Moore and Reed were the first candidates to qualify Tuesday morning. At the time, their supporters clashed in the rain waving signs and chanting over one another.
The scene for Dickens’ qualification was calmer Tuesday afternoon. He stood with his mother and supporters in the rain as he promised to be “the jobs mayor” who will make Atlanta safer and more affordable.
“This election is about the soul of Atlanta,” Dickens said.
Gay qualified with a smaller entourage on Tuesday. Gay said she understands the fanfare, but she’s more focused on doing the work of meeting with people to discuss “things they care about,” such as public safety.
“Talking to voters about what’s important to them is the most gratifying part of all of this,” Gay said.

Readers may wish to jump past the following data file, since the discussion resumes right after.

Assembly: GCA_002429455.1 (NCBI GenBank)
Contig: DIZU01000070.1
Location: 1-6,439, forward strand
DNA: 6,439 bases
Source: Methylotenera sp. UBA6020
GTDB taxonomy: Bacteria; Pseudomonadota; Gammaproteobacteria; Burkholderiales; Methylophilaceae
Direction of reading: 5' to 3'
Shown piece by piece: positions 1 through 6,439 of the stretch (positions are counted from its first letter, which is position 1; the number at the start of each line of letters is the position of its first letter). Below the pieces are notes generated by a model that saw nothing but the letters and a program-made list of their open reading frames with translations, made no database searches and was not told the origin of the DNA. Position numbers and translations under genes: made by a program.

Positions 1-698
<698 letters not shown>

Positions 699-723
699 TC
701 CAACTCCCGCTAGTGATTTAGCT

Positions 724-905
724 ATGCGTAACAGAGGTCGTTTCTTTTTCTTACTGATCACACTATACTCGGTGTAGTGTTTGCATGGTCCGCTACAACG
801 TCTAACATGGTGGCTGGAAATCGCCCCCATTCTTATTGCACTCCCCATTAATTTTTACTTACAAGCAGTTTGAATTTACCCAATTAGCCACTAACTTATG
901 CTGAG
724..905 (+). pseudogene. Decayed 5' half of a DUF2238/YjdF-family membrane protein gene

Kirsten Dunn, Nolan English, Mark Hammad, Kenny Hill, Rebecca L. King, Walter Reeves, Roosevelt Searles III, Glenn S. Wrightson, and Richard N. Wright also qualified in the race to become Atlanta’s 61st mayor.
Candidates had from Tuesday through Friday to file paperwork and pay the $5,529 fee for their names to appear on the ballot. They could also qualify as a “pauper” with a petition signed by at least 1% of the city’s eligible voters.
Mayor Keisha Lance Bottoms’ decision to not seek reelection upended this year’s race. Four years ago, 11 candidates vied to replace two-term Mayor Reed a race that cost more than $10 million.